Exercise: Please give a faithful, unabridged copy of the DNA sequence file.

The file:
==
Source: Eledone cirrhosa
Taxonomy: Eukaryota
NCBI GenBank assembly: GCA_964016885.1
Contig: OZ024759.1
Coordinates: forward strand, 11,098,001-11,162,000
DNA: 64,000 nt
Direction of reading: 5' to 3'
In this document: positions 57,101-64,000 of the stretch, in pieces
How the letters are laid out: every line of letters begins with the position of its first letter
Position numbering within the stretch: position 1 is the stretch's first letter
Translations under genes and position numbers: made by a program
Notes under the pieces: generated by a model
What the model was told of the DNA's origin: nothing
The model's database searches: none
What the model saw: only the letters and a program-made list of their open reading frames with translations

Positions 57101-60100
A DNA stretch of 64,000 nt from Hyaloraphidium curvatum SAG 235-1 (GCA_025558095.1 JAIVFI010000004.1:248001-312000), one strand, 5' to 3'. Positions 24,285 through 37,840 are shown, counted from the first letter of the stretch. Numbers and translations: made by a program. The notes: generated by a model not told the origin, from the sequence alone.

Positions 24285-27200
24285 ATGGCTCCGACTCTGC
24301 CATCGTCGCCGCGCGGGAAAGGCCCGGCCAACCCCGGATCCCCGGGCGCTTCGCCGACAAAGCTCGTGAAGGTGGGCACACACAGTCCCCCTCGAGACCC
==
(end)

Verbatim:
Source: Eledone cirrhosa
Taxonomy: Eukaryota
NCBI GenBank assembly: GCA_964016885.1
Contig: OZ024759.1
Coordinates: forward strand, 11,098,001-11,162,000
DNA: 64,000 nt
Direction of reading: 5' to 3'
In this document: positions 57,101-64,000 of the stretch, in pieces
How the letters are laid out: every line of letters begins with the position of its first letter
Position numbering within the stretch: position 1 is the stretch's first letter
Translations under genes and position numbers: made by a program
Notes under the pieces: generated by a model
What the model was told of the DNA's origin: nothing
The model's database searches: none
What the model saw: only the letters and a program-made list of their open reading frames with translations

Positions 57101-60100
A DNA stretch of 64,000 nt from Hyaloraphidium curvatum SAG 235-1 (GCA_025558095.1 JAIVFI010000004.1:248001-312000), one strand, 5' to 3'. Positions 24,285 through 37,840 are shown, counted from the first letter of the stretch. Numbers and translations: made by a program. The notes: generated by a model not told the origin, from the sequence alone.

Positions 24285-27200
24285 ATGGCTCCGACTCTGC
24301 CATCGTCGCCGCGCGGGAAAGGCCCGGCCAACCCCGGATCCCCGGGCGCTTCGCCGACAAAGCTCGTGAAGGTGGGCACACACAGTCCCCCTCGAGACCC